When a taxpayer exchanges property for a gain or a loss, it is usually recognized and reported on the taxpayer's tax return as income or deduction in the year of the exchange. There are, however, exceptions to this general rule. One notable example is the nonrecognition of gain and loss for like-kind exchanges.
What Is a Like-Kind Exchange?
A like-kind exchange basically is an exchange of property held for productive use in a trade or business or for investment solely for property of "like-kind" which is to be held for productive use in a trade or business or for investment. Thus, a property held for personal use (e.g. personal residence) in exchange for a property for business use will not qualify for like-kind exchange treatment.
What Is Property of "Like-Kind"?
"Like-Kind" is a pretty broad concept under the tax law. Ordinarily, property is of "like-kind" if it has the same nature or character as the property exchanged out by the taxpayer. Most real property is of "like-kind" to other real property. For example, a vacant lot is of "like-kind" to a 30-floor apartment building. On the other hand, personal property is generally of "like-kind" to similar kinds of property, like a computer to a computer printer. Yet, a truck is not of "like-kind" to a computer.
There is a list of properties that the law precludes from being of "like-kind":
- Real property located in the United States for real property located outside of the United States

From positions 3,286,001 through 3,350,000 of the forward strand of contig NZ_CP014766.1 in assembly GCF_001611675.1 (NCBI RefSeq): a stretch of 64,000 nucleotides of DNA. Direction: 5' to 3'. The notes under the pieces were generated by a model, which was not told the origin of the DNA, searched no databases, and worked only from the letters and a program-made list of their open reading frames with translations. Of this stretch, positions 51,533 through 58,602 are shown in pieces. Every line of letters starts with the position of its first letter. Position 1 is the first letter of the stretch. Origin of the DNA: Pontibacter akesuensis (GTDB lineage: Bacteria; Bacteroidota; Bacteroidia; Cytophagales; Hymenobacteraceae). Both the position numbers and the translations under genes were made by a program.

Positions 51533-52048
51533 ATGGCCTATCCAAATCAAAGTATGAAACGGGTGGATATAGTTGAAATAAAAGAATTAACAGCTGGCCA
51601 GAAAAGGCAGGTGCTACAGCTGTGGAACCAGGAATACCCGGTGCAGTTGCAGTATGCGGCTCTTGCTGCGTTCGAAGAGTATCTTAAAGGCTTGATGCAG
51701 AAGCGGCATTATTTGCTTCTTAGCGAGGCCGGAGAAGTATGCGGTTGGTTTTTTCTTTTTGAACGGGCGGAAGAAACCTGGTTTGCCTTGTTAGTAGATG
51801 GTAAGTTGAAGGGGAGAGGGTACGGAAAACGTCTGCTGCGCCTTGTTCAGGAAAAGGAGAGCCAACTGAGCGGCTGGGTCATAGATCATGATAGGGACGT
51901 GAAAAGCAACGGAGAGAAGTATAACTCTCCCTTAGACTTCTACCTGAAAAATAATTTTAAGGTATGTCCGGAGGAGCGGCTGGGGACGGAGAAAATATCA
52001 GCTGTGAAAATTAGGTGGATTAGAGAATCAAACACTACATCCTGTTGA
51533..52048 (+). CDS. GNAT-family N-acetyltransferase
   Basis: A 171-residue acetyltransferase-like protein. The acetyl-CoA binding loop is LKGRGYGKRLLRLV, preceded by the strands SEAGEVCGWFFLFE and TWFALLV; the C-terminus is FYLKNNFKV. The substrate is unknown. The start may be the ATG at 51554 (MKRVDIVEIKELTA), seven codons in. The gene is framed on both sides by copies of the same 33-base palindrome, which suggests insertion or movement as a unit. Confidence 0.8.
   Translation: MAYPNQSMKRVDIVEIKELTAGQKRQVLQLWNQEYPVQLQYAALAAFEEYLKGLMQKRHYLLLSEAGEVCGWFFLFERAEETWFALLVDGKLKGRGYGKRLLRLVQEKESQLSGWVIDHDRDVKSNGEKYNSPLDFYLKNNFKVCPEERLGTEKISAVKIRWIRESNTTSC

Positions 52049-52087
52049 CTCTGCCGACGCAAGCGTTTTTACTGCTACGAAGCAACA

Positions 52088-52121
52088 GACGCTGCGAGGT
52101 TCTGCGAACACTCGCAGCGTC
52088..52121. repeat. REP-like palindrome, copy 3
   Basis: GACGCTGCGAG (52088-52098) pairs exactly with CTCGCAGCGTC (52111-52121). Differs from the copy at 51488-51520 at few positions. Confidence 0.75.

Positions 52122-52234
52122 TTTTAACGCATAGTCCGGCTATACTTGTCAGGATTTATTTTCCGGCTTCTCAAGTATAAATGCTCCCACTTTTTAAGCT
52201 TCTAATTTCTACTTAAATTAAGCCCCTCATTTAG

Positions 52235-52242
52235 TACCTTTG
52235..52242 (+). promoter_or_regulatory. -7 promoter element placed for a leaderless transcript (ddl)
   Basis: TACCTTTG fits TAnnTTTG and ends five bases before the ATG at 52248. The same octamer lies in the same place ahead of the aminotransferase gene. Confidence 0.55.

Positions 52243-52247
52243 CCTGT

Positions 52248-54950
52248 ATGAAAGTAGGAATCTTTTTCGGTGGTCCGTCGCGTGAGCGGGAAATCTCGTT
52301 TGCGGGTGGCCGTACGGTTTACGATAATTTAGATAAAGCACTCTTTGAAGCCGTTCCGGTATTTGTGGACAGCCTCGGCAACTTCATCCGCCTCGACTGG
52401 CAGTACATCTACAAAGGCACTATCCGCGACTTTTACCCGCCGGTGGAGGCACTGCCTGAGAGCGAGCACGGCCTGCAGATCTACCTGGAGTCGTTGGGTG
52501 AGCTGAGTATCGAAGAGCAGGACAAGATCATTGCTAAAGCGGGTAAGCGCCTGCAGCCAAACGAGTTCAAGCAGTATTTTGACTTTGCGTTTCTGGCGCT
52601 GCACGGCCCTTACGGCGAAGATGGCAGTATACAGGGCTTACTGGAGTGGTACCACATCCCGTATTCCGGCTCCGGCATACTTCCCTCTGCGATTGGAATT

- Personal property used predominantly within the United States for personal property used predominantly outside of the United State
- Livestock of different sexes
- Stocks in trade or other property held primarily for sale
- Stocks, bonds, or notes
- Other securities or evidences of indebtedness or interest
- Interest in a partnership
- Certificates of trust or beneficial interests
- Choses in actions (a right to receive or recover income, other consideration, or property from another)
What Are Some Benefits of Entering into a Like-Kind Exchange?
The main benefit of a like-kind exchange is that the taxpayer does not need to recognize any income currently if he or she exchanged property at a gain. Yet the amount of gain that is not recognized will be used to lower the basis of the property received. Thus, when the taxpayer later sells the new property to another party, he or she may be taxed on gain if the sale price is greater than the basis.
Another benefit of a like-kind exchange is that the taxpayer may be able to exchange non-depreciable property, such as land, for depreciable property, such as a building and to generate depreciation expense deductions to offset income.
What Is the Downside of Entering into a Like-Kind Exchange?
When an exchange qualifies as a like-kind exchange, both gain and loss do not get recognized. So if a taxpayer exchanged property at a loss, then that loss may not be recognized and deducted currently. However, the taxpayer can increase the basis of the property received by the amount of loss not recognized and can potentially deduct the loss if he or she later sells the property to an unrelated party for a prize lower than the basis.
What If I Paid or Received Cash Along with the Exchange?
Usually, there is no tax consequence to the taxpayer who paid cash along with the exchange. However, if the taxpayer received cash with the exchange, then the gain from the exchange will generally be recognized as income to the extent of cash received.
Do I Need an Attorney to Help Me with My Tax Problems?
Tax laws are complex and ever-changing. Although there are various tax preparation softwares on the market that may help you with your tax problems, they cannot provide the same level of service that an experienced and knowledgeable tax attorney can. If you are unsure whether an exchange qualifies as a like-kind exchange or you need someone to represent you before the IRS, a tax attorney can help you.